2 weeks ago
Wednesday, July 9, 2008
The Mistress's Daughter
I love summer for so many reasons, but one thing I love is my ability to read more than usual. I don't have any grand reading plan but I am continually drawn towards adoption stories. Yesterday was no exception. Writer A.M. Homes was adopted an an infant and at the age of 31 was contacted by her birth mother. The Mistress's Daughter
chronicles the relationship or lack of relationship she has with her birth parents.
This memoir pulled me in and I easily finished the book in an evening. However, it left me with many unanswered questions and many uneasy feelings. In a way, I think that may have been her goal. Her entire life was full of unanswered questions. Even when her biological parents became known to her, those unanswered questions just became multiplied, not satisfied. It is with pain and unease that she realizes her biological mother has never been able to overcome the relinquishment of her baby girl nor the betrayal of the much older man that she was involved with for 7 years. Her mother stalks her and demands more of her than she is able to give. Her mother is not a stable person. Could this be her destiny?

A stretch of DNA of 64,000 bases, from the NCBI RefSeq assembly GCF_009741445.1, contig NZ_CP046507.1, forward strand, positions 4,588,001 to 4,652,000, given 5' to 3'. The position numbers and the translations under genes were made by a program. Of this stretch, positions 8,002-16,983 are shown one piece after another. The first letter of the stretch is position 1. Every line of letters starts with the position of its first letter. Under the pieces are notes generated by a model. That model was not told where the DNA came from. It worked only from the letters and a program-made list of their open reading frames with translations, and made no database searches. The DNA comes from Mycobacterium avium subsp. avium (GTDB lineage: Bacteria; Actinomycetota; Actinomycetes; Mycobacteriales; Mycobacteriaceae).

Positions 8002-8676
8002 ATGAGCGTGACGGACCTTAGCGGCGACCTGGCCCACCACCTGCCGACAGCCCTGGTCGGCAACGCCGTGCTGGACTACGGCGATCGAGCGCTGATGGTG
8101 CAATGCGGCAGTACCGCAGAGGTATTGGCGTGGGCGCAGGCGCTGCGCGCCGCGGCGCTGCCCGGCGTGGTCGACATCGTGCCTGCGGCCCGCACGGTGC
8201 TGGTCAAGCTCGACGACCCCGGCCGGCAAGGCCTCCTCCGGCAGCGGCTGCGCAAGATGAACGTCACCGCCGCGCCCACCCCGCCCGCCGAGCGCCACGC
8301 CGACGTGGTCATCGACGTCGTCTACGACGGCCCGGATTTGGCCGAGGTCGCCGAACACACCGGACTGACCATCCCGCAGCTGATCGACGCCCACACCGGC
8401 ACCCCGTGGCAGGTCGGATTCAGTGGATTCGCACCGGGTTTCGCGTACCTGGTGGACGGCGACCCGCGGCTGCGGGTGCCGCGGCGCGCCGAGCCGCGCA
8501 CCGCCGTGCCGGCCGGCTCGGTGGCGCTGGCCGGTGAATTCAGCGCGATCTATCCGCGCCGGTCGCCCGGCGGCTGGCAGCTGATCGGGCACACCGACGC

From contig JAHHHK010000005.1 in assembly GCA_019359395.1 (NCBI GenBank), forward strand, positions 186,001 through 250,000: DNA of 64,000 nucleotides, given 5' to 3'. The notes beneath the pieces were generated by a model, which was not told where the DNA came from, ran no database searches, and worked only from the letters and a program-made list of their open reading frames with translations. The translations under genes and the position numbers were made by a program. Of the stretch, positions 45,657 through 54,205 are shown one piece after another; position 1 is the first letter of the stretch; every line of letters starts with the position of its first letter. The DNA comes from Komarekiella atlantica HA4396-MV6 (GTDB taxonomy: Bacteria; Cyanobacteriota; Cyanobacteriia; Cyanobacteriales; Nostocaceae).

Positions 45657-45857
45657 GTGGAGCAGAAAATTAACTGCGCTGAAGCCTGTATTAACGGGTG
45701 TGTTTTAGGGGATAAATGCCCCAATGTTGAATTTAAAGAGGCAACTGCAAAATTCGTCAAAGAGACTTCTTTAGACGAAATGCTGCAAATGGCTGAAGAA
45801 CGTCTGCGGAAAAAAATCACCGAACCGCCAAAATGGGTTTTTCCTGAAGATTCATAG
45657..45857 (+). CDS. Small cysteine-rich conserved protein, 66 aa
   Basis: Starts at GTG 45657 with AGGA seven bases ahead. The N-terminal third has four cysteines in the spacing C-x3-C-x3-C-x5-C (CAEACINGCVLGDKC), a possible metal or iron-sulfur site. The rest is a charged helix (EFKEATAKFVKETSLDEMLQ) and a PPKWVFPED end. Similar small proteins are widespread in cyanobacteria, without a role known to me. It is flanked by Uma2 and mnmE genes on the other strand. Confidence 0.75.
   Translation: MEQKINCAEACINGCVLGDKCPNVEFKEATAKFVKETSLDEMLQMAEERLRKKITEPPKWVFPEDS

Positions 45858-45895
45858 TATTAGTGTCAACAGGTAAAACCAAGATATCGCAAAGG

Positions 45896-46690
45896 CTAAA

Her biological father strings her along for 2 years, much like he strung her mother along, meeting her in out of the way places and never including her in family events. Then he discards her and eventually refuses an innocuous request of hers.
Homes is a fiction writer by trade and that is one aspect of this book that I didn't care for. She spends a lot of time using her imagination to create detailed fantasies. Again, maybe that was intentional to show how much of her life was fantasy. She just didn't know. So she created. Her entire life she compared her adoptive families to other families and they just never measured up. In a way, that's typical of many people. The old saying, "The grass is greener on the other side of the fence," calls out to many of us at different points in our life. However, I think the pain an adoptee feels at not knowing "who he is" must be deep and fierce.
Homes closes with, "Did I choose to be found? No. Do I regret it? No. I couldn't not know."
And that is probably the strongest message I'll take from this book. My adoptive kids need to know "who they are". I hope to show them their strong identity in Christ. Being a child of the King is powerful. But I cannot discount their biological identity. I will do all I can to help them remember and stay connected to their biological family. They deserve to know.